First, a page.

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stl map ... what do i need to make this work

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Ive tried many different things but can figure out what i need to make this work // I HAVE THIS Stats & operator = (Stats & rStats); do i really overload it more for this case?
// i have this overload
Stats & operator = (Stats & rStats);
//
std::map<std::string, Stats>::iterator it;
it = m_statMap.find(fileName);
if(it != m_statMap.end())
{
*this = it->second;  // or   this = it->second // or this = *it->second // none work
return true;
}


I know what the errors mean but i just think that i should be able to dereference it in such a way i dont need to overload more.. error C2679: binary '=' : no operator found which takes a right-hand operand of type 'Stats *const ' (or there is no acceptable conversion) thanks

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replying to my own again ...huh

i figured out what was wrong with the above.. but now let me ask a different Q? about std::Map

if you make a map like previous post
std::map<std::string, Stats>

it needs to call the default constructor so it can allocate its self..

but what happends when you assign something in to the allocated spot.. does it call = or does it do something else...

the reason i ask is because for me the = does not copy altheway up the inheritance line .... not to ?menchon? i dont use default constructors

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A wild guess and without checking:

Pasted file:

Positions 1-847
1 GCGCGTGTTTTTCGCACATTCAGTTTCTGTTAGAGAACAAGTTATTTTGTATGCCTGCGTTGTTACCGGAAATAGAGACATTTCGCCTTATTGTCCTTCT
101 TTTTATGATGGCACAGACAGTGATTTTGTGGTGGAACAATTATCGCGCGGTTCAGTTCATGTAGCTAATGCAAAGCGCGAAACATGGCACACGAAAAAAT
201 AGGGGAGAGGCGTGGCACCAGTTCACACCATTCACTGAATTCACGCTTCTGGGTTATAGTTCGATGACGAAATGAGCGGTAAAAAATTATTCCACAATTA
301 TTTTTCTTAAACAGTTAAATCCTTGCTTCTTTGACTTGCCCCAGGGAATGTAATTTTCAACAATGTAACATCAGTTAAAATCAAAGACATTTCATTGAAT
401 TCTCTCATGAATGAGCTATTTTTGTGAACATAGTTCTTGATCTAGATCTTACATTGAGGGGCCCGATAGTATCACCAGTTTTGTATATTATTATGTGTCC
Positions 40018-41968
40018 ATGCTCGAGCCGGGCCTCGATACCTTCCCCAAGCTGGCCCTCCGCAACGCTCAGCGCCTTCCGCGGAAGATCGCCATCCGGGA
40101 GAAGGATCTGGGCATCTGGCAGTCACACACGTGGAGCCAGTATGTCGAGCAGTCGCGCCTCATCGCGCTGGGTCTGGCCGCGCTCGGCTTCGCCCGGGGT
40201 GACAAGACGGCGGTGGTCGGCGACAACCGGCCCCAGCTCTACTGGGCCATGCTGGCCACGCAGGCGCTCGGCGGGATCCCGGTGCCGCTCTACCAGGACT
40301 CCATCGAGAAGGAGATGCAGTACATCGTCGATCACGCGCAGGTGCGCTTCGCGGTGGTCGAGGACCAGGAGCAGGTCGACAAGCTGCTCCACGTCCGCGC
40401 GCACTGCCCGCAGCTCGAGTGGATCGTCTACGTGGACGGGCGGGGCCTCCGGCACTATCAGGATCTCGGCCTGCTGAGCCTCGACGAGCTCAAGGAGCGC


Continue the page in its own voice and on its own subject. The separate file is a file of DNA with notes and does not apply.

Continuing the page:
IF some object is already existing in the map it will assign a value using =. If the object does NOT exist, it will create one using the copy constructor. Hence, to be on the safe side you should always do both.

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Quote:
 Original post by MTclipthe reason i ask is because for me the = does not copy altheway up the inheritance line ....

If this is happening it is likely you are providing user-defined copy-assignment operators and not calling the parent copy-assignment operator. For example this code:
class Base{	public:		Base(int base)			:			base(base)		{		}	private:		int base;};class Derived	:	public Base{	public:		Derived(int base, int derived)			:			Base(base),			derived(derived)		{		}		Derived & operator=(Derived const & d)		{			derived = d.derived;			return *this;		}	private:		int derived;};int main(){	Derived d1(1, 2);	Derived d2(7, 8);	d1 = d2;}

leaves d1 with values d1.base = 1 and d1.derived = 8. Derived::operator= probably should have been implemented as:
Derived & operator=(Derived const & d){	Base::operator=(d); // call Base copy assignment operator	derived = d.derived;	return *this;}

Which would have left d1 with values d1.base = 7 and d1.derived = 8.

Enigma

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Quote:
 Original post by TriencoA wild guess and without checking:IF some object is already existing in the map it will assign a value using =. If the object does NOT exist, it will create one using the copy constructor. Hence, to be on the safe side you should always do both.

In fact, std containers require that the types in them are copy-constructible and assignable, with value semantics.

Also, remember that you won't get polymorphic behavior with a std::vector<Base>, for example--you need pointers or references to get polymorphism. std::vector< std::tr1::shared_ptr<Base> > or boost::ptr_vector<Base> is what you actually want.